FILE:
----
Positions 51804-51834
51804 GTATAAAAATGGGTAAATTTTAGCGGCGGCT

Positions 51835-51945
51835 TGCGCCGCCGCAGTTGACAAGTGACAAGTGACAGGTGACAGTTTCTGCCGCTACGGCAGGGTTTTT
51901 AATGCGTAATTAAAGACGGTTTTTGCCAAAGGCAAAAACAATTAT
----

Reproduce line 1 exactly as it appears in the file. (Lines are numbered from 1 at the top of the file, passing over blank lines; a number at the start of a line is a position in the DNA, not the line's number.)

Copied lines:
Positions 51804-51834